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Redoing Hallways and Lobbies the DIY Way

Dennis DeFillipo, Board President
Lexington Estates Resident since: 2015
Joined Board: 2015

Dennis DeFillipo, 68, spent 30 years as a software developer before retiring in 2009. He and his wife, Lynn, have lived at Lexington Estates, a six-building, 96-unit co-op in Oyster Bay in Nassau County since May 2015. He has served on the seven-member board for three years, the last two as president. Besides renovation of the lobbies and hallways, he has overseen the installation of two new boilers. Up next: new roofs.

HABITAT: You’ve just spent the last year and a half renovating the hallways and lobbies in six buildings. How did that come about?

DeFILLIPO: Our hallways were tired. They were last done in the 1980s – the wallpaper was actually falling off the walls. The carpeting was coffee-stained and rundown. It was cleaned twice a year, but you can only clean it so much, and it was old. But we had a problem: we didn’t have money to do any repairs. Prior boards hadn’t raised the maintenance, and unfortunately they had started taking money out of the reserves for the operating expenses. Our reserves never got dangerously low, but they’d started to dwindle.

HABITAT: What did you do?

DeFILLIPO: We had to raise the maintenance 4 percent, which is a lot, considering that it hadn’t been raised for at least four or five years prior to that. We’re now going to raise the maintenance every year just a small amount. We did a 1 percent increase this year. I got involved with refinancing the mortgage. We had a very high-interest mortgage, and we refinanced at a low rate and saved $12,000 a month in mortgage payments. We were able to get money into our reserves to finance the project to redo the hallways.

Redoing the hallways in this co-op is probably different from other co-ops. They just have one building – we’ve got six. And we’ve got 12 lobbies because each building has two entrances. We turned to John Wolf [the president of Alexander Wolf & Company], and he put us in touch with a decorator. But we were floundering with her. We spent probably a year going back and forth with her over various things. We weren’t in agreement as to what we wanted to do. She worked up these boards with lobby designs, and we hung them in two of our lobbies. We had a vote, and about 48 percent of the complex voted. When we got the prices back, that was the main reason we left the decorator. She came back with estimates that were astronomical.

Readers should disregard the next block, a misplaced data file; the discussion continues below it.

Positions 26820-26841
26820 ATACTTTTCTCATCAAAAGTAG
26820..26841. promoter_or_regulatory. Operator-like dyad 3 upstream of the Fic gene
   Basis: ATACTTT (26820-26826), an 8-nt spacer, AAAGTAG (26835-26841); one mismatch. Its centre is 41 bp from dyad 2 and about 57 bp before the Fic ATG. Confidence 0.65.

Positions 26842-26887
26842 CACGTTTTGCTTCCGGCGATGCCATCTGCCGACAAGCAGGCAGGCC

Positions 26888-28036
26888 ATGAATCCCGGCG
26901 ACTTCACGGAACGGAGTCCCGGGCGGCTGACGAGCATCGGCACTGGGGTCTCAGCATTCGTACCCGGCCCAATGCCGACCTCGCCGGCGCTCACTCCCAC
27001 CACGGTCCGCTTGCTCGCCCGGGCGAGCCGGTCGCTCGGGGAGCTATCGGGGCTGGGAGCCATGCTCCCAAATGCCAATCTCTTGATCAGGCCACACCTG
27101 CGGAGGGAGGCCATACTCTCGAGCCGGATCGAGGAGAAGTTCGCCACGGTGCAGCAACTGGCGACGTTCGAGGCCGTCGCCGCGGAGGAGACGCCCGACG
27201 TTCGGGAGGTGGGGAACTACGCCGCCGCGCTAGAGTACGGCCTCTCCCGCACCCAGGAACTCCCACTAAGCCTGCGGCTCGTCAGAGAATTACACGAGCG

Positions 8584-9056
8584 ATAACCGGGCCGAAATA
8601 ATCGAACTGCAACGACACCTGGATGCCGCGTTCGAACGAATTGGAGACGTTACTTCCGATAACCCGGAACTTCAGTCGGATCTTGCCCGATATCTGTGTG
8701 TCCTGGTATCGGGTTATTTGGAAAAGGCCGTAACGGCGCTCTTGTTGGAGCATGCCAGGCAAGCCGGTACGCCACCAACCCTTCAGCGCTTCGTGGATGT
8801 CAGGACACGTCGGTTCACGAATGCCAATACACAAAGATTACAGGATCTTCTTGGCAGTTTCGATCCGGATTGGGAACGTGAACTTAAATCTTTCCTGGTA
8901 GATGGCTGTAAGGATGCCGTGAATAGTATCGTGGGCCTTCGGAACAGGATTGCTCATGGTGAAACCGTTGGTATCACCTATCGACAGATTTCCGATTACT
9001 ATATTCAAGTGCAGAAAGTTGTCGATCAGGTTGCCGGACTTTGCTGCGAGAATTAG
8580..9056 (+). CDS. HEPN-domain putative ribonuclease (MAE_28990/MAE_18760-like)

So we said, ‘Let’s take the bull by the horns and do it ourselves.’ We formed a five-person committee, with four people from the board and one non-board member. We did that because we wanted to get the residents involved to a certain degree. I would have liked to have gotten another non-board member involved, but we couldn’t find one.

HABITAT: What did the committee do?

DeFILLIPO: We sat down and did a budget, and we’re now working within the budget number, and we’re handling the tasks, as opposed to having a contractor do it. We wanted to save money. The committee picked out vendors to hang the wallpaper and install the carpeting. We started working physically on them in April. We’re currently in the middle of the renovation to the last building, and we’ve gotten mostly positive feedback on the choices of wallpaper and carpeting that the committee made. We’re probably under budget by about $60,000. The total budget was $200,000.

HABITAT: How closely did the board supervise the work?

DeFILLIPO: We have an excellent superintendent here, and he said, ‘I’ve done this sort of work before,’ and he handled it. I’ll tell you something: he’s got eagle eyes. He walks around and sees any defects, and he points them out. He works very closely with everyone, and he keeps me informed. He’s very well-organized, and he’s doing all that in addition to handling his regular responsibilities.

HABITAT: What did you learn from this experience?

DeFILLIPO: Check your designer or decorator very thoroughly. Don’t just look at their work prior to this; check into his or her references thoroughly for cost overruns and things like that. Also, make sure you have a budget upfront. This is the mistake we made. We didn’t have a budget in the beginning, and that’s what I believe caused us to kind of tread water, because we didn’t really know what we wanted. The budget number helped focus us.

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